Today we have all heard about photo shopping and airbrushing with these terms often associated with propaganda battles in modern war zones but in 1916 the British were already airbrushing their take on Irish history and attempting to rewrite factual narratives. The most famous incident during the 1916 Rising of this airbrushing was the attempted removal of Nurse Elizabeth O'Farrell from the surrender photograph that was posed for the newspapers featuring Padraig Pearse with General Lowe and his son. These altered photographs were printed in the newspapers eliminating any questions that women took an active role in the Rising.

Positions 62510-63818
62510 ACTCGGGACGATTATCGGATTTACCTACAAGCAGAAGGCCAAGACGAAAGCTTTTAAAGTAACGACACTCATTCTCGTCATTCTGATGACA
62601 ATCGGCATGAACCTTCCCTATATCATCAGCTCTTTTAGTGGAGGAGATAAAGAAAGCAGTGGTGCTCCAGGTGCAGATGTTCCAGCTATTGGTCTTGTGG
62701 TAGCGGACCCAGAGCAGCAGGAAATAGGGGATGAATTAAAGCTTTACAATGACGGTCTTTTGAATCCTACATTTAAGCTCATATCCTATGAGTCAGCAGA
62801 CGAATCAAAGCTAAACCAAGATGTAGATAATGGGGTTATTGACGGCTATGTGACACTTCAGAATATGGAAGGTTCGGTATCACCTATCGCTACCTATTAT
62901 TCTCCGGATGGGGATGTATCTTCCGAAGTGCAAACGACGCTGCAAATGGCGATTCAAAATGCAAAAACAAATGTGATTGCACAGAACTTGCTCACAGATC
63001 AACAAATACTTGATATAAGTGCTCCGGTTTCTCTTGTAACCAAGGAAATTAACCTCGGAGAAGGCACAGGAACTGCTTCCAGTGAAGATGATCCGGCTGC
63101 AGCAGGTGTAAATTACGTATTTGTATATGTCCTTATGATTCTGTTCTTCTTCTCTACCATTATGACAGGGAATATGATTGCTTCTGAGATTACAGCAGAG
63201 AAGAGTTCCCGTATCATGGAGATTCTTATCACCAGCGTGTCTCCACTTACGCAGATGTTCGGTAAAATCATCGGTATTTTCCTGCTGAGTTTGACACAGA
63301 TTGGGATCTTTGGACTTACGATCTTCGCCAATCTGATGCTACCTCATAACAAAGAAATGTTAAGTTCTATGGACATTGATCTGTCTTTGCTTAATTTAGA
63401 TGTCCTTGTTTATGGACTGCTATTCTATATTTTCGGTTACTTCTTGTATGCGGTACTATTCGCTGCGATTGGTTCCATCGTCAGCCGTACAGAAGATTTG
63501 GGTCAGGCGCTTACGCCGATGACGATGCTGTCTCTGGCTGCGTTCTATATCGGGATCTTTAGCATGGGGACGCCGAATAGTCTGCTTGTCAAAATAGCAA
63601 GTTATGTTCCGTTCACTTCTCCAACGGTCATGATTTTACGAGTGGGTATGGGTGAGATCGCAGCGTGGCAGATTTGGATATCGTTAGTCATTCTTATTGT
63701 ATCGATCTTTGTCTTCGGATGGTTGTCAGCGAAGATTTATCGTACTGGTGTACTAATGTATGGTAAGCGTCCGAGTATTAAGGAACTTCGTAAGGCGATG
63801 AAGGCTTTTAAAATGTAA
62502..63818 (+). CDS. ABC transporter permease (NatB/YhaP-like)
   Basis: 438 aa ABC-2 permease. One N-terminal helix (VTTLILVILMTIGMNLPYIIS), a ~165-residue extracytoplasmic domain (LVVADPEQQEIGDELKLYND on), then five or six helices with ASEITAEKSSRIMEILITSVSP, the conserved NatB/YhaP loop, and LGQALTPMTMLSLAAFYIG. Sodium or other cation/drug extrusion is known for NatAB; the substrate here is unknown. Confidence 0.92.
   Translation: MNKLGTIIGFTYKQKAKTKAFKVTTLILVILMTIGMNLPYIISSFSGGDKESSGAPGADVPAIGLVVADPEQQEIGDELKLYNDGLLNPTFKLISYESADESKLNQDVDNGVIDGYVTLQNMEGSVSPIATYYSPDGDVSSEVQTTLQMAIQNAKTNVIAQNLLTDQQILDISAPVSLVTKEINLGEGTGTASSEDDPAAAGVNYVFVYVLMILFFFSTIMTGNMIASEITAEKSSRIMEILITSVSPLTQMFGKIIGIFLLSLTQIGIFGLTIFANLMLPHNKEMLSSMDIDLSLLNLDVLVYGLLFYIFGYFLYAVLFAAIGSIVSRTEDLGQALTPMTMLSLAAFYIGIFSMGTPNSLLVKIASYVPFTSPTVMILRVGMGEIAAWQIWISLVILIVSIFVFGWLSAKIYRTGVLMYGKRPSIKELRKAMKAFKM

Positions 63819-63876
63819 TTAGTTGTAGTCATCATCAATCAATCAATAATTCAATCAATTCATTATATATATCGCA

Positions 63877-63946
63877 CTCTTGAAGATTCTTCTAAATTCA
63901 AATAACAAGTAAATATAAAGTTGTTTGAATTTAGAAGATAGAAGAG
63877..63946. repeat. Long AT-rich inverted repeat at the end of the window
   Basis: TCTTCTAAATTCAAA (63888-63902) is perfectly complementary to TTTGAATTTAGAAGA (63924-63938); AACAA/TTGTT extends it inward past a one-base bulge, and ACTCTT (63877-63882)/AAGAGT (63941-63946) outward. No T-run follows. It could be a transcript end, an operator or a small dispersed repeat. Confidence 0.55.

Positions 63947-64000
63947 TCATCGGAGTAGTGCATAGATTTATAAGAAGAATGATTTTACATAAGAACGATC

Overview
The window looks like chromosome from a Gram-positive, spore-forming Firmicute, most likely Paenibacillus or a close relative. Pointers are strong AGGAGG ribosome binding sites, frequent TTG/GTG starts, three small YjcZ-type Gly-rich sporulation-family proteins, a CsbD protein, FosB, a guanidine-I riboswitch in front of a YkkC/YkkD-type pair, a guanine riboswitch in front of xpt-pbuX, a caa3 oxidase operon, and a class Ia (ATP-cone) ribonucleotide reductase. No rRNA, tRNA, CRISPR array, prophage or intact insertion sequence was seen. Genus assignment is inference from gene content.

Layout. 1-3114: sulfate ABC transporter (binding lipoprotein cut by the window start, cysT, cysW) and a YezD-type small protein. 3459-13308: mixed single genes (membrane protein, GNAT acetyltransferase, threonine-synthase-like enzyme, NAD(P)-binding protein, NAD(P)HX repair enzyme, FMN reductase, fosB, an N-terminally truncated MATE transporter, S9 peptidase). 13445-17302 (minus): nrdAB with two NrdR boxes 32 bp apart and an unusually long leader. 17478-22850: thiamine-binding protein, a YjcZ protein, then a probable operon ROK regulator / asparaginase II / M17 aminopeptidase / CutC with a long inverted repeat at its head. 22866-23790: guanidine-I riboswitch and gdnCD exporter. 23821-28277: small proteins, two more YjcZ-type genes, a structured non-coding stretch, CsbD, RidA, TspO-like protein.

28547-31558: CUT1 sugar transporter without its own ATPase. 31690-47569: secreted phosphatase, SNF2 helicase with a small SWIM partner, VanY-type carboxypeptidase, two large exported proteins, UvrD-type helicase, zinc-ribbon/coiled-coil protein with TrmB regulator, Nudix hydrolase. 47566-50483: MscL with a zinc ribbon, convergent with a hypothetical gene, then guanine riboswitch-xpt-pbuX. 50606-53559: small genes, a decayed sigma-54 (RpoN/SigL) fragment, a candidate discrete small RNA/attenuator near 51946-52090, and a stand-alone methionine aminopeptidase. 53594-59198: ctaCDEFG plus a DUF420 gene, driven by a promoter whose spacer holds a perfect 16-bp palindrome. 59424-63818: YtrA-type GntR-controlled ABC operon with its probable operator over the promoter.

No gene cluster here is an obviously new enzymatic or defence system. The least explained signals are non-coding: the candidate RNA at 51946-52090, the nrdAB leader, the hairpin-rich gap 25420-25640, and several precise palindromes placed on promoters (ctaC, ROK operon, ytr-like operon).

Another photograph was published and appeared in newspapers on both sides of the Atlantic. The newspaper reported that it was a photograph of 'rebel snipers taking aim at British forces'. The problem is two fold, firstly the photograph was not taken during the Rising but in 1914 and to prove it was posed in 1914, the suited gentleman at the bad of the four volunteers is seated in a relaxed pose. This man has been airbrushed out to make it look like the 'action' photograph was taken in the middle of the fight. Perhaps if we look closely at today's media very little has changed.